Author’s Notes: Danke to my awesome beta for all her hard work struggling to teach me grammar.
There were reminders everywhere Arthur looked. His children, strong and healthy; in the lines now creasing the corners of her eyes, lines that only made her more beautiful; and in the day circled on the calendar in the kitchen, decorated with an artistic flare Molly had always possessed, the flare which made it possible for her to make such delicious food and her jumpers to be so warm. It might be a tad silly to admit it, but he had been counting down the days until August 30th, too.
It was with this in mind that he called a family meeting – making sure it was during Molly’s market time. That two-year-old Ginny was more interested in ingesting her hand than planning a surprise for her mum was irrelevant. Ron, too, was more interested in his teddy bear. The older boys, however, gave him their full attention. Even the twins were quiet for once.
“It’s that your mother and I are celebrating our fifteenth anniversary this year,” he began, “and I want to do something special for her.”
“What, Father?” asked Percy seriously.
“A surprise?” Curious, Bill raised one eyebrow, looking older than his thirteen years.
“Will it involve animals? Or fire?” Of course, with Charlie, everything needed to involve those two essential things.
“No,” Arthur said firmly. If he wasn’t careful, his surprise would get away with him. “No fire, or strange animals. Your mum puts up with a lot from all of us, not just you seven, but me, too. And next Monday we will do everything we can to make sure your mum has a good day.”
His children stared at him solemnly, a mixture of blue, brown and hazel eyes.
“What will we do?” Bill said, finally.
“Mrs. Lovegood has agreed to look after you for the day, so your mother and I can go out somewhere. She will come over here with Luna, and make sure none of you get into trouble.”
“Why can’t we go over to her house?” Fred complained.
“She has cool things there,” George whinged.
“Betcha that’s why.” Charlie grinned. “Mrs. L doesn’t want squirts like you messing up her stuff.” He ruffled the twins’ hair.
The pair looked at him, identical expressions of disdain on their freckled faces. Arthur laughed, softly.
“That’s it, in part,” he admitted. “Last time you painted her living room with pink slime.”
“That was s’pposed to happen!” Fred exclaimed.
“She said so!”
“Regardless, Mrs. Lovegood will be coming here, so your mother and I can go out for the day. You will be well behaved. No fighting. If Percy wants to read, you let him read. The twins are not to prank anyone. Don’t turn Ron’s teddy into anything. Ginny is to be watched carefully, although I’m sure Mrs. Lovegood can do that perfectly well. Bill, Charlie, keep an eye on your brothers and sister.”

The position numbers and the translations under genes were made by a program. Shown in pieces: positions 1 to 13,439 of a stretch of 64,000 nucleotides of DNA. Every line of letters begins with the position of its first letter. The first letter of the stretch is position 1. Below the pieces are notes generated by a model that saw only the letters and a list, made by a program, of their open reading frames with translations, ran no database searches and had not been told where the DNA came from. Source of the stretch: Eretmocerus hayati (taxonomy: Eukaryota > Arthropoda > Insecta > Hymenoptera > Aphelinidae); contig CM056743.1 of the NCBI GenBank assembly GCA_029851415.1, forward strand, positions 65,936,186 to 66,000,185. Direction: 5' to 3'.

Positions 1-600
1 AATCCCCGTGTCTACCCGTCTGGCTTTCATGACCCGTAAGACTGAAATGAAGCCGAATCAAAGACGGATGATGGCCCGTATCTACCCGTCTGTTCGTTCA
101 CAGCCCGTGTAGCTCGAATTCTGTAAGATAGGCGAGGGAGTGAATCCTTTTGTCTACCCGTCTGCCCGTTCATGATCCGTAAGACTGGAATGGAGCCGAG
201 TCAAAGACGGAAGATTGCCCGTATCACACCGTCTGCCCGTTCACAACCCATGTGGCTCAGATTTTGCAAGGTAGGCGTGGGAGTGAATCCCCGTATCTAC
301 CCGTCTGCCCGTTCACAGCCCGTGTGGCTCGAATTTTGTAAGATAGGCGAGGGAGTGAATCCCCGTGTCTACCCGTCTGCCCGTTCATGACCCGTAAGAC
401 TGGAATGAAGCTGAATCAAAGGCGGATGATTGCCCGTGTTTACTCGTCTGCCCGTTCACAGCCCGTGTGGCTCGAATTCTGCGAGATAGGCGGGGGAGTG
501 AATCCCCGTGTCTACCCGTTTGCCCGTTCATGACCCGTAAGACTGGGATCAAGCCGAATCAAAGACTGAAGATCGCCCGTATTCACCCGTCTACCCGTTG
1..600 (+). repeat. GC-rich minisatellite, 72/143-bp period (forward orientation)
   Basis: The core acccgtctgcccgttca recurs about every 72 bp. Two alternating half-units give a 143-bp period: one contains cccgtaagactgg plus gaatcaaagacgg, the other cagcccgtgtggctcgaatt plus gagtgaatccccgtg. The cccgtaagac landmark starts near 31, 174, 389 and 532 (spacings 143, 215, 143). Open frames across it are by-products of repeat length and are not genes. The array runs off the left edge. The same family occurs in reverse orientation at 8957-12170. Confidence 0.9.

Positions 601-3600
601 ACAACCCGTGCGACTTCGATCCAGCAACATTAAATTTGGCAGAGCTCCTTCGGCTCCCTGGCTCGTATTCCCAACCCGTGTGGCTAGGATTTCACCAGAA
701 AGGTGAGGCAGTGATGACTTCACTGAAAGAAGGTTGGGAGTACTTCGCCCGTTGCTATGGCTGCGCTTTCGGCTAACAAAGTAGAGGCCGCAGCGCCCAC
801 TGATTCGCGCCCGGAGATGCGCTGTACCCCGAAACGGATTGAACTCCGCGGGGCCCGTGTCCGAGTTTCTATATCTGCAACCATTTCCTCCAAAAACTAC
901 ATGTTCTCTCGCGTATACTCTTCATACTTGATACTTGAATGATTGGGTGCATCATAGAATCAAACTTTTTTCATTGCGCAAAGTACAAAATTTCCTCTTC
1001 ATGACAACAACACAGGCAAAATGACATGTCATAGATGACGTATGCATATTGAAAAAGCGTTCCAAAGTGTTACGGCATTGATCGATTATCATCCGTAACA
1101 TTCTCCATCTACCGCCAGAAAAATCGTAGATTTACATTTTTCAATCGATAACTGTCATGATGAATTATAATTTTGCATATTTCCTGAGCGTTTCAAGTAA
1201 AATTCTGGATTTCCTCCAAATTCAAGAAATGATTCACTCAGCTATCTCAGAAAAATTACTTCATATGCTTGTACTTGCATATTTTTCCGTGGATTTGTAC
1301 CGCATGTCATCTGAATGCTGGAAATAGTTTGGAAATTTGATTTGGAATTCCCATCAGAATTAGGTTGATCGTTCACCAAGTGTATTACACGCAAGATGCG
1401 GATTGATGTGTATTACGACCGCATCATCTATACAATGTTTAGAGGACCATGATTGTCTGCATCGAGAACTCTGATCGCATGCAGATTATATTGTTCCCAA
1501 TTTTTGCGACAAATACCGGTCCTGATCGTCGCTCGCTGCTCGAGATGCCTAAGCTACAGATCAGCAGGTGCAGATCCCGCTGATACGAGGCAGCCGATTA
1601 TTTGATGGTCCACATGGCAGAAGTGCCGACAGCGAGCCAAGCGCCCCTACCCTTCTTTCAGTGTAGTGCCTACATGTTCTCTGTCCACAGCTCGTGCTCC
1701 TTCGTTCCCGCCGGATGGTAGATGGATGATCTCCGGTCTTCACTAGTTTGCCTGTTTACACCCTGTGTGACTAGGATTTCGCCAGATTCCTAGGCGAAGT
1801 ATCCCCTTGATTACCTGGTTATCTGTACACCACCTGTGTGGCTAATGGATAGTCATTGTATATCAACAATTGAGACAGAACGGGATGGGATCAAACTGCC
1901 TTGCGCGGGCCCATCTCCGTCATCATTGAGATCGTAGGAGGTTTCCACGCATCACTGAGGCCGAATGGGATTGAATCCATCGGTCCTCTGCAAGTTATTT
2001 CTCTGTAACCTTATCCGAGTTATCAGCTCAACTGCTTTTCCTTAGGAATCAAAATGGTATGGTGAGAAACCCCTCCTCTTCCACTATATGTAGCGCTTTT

“It’s a week away, Dad,” Bill reminded him carelessly. “What about the morning?”
“You will allow your mother to sleep in. I will cook breakfast.”
“Dad, you burn water,” George said bluntly.
“You’ll poison us all. Great present,” added Fred.
“I’m sure Mum will enjoy that.”
“I’ll order food from the bakery,” Arthur concluded doggedly. “I can make tea, at least.”
“And we just have to sleep in.” Percy took his glasses from his nose, shining them on the hem of his t-shirt.
“Yes.” Arthur was pleased they’d finally got it. “I want her to have a nice, relaxing day. Bill, Charlie, can you get up early to watch Ginny and Ron in the morning?”
“Just this one time.” Bill sighed, obviously resigning himself to an early morning on Monday.
“I’ll do Ginny!” Charlie said quickly, not wanting to be saddled with grumpy Ron. Ginny was quite happy to lay in her cot, staring at her Quidditch mobile. Ron needed attention. All Ginny needed was a nappy change and a bottle.
Molly came home at that moment, stopping the argument before it began. “There was a sale on leeks, so I bought some for dinner,” she said cheerily.
In unison, all five elder boys groaned, and stomped off to their respective pastimes.
“What did I say?”
The week passed quickly. Somewhere in between work and home, Arthur found time to buy Molly her gift. A gold ring, set with a glowing ruby. He knew very little about jewellery, but he did know that rubies were the fifteenth anniversary present. A ring represented eternal love.